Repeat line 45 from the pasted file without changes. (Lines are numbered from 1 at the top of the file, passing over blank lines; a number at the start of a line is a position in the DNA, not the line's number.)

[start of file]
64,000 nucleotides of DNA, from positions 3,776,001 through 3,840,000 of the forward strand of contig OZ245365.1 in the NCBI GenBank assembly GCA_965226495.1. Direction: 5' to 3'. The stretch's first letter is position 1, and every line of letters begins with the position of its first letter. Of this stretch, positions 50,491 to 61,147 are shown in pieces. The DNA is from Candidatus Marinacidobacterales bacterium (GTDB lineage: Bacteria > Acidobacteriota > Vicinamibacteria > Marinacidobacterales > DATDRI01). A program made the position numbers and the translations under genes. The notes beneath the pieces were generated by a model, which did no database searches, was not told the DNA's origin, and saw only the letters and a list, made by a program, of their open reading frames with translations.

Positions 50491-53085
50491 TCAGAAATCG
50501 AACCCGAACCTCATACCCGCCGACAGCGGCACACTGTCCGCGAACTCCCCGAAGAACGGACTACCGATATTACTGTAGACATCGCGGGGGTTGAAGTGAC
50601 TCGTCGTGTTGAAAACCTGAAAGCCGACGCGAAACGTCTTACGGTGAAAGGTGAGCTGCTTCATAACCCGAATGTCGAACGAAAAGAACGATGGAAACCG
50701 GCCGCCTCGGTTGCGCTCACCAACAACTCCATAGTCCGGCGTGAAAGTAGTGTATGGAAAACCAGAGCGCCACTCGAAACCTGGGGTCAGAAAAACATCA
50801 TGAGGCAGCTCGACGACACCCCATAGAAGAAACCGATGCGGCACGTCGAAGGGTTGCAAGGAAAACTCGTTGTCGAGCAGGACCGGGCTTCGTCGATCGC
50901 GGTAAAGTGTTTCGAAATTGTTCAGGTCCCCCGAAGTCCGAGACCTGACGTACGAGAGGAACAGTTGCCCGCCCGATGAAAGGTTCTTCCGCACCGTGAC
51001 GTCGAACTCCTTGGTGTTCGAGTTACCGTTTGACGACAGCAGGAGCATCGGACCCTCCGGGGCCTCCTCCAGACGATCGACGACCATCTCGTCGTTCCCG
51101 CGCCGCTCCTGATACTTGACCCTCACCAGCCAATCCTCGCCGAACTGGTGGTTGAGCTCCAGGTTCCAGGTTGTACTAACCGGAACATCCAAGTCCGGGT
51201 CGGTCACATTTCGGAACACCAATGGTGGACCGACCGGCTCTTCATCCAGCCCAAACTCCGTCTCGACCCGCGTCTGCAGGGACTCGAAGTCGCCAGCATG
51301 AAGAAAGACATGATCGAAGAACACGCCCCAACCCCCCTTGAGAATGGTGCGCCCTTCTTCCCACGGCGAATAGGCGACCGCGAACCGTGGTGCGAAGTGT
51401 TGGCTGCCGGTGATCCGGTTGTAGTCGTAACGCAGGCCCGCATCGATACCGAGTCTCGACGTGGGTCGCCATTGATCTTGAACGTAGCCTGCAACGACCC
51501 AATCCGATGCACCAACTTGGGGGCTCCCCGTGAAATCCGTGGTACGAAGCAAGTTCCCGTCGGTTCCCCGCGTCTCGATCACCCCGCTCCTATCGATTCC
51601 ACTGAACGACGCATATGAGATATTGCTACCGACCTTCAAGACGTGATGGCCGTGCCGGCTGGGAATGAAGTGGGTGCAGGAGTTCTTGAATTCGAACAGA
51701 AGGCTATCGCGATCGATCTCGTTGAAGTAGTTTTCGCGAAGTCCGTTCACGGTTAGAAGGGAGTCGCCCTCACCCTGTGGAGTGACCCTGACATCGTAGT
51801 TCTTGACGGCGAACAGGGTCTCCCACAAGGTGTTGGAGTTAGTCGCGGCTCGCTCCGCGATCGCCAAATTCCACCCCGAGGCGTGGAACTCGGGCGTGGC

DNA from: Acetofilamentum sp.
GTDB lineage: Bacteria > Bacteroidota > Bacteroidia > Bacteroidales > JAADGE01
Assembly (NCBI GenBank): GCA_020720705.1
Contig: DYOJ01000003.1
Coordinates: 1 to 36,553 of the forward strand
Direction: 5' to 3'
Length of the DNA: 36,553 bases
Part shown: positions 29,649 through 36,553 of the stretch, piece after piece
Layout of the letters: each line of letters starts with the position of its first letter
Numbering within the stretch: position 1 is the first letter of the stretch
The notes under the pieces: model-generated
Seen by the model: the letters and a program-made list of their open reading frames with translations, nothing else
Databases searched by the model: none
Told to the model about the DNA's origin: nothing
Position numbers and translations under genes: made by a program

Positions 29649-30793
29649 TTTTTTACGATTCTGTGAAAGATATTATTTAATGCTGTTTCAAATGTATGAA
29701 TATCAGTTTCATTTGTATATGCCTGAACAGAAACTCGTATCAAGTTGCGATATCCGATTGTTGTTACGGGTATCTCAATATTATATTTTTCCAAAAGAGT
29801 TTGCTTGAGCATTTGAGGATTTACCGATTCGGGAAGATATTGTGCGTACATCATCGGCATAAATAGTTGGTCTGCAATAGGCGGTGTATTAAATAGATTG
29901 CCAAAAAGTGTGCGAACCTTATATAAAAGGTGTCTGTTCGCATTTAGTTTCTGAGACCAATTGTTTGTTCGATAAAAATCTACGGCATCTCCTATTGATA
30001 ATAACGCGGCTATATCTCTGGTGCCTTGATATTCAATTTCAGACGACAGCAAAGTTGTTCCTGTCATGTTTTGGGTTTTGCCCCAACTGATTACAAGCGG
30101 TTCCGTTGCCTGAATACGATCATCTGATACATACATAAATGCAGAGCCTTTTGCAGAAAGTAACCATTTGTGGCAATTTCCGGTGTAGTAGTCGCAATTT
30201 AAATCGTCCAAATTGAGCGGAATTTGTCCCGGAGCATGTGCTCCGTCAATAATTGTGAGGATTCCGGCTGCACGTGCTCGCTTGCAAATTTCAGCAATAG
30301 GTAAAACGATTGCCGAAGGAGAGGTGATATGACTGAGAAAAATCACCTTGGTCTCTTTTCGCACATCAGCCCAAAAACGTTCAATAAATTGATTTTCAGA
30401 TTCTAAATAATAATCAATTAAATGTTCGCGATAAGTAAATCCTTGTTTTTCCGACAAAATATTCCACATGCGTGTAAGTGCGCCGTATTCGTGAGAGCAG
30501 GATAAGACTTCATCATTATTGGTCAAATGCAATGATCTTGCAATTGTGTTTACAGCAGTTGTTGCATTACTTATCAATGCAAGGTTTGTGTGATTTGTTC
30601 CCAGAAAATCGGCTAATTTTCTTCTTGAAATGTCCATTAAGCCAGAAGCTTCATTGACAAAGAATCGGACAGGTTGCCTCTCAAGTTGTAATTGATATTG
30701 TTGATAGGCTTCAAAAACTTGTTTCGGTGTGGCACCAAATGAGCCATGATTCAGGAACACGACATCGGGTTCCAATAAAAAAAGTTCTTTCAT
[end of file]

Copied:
30701 TTGATAGGCTTCAAAAACTTGTTTCGGTGTGGCACCAAATGAGCCATGATTCAGGAACACGACATCGGGTTCCAATAAAAAAAGTTCTTTCAT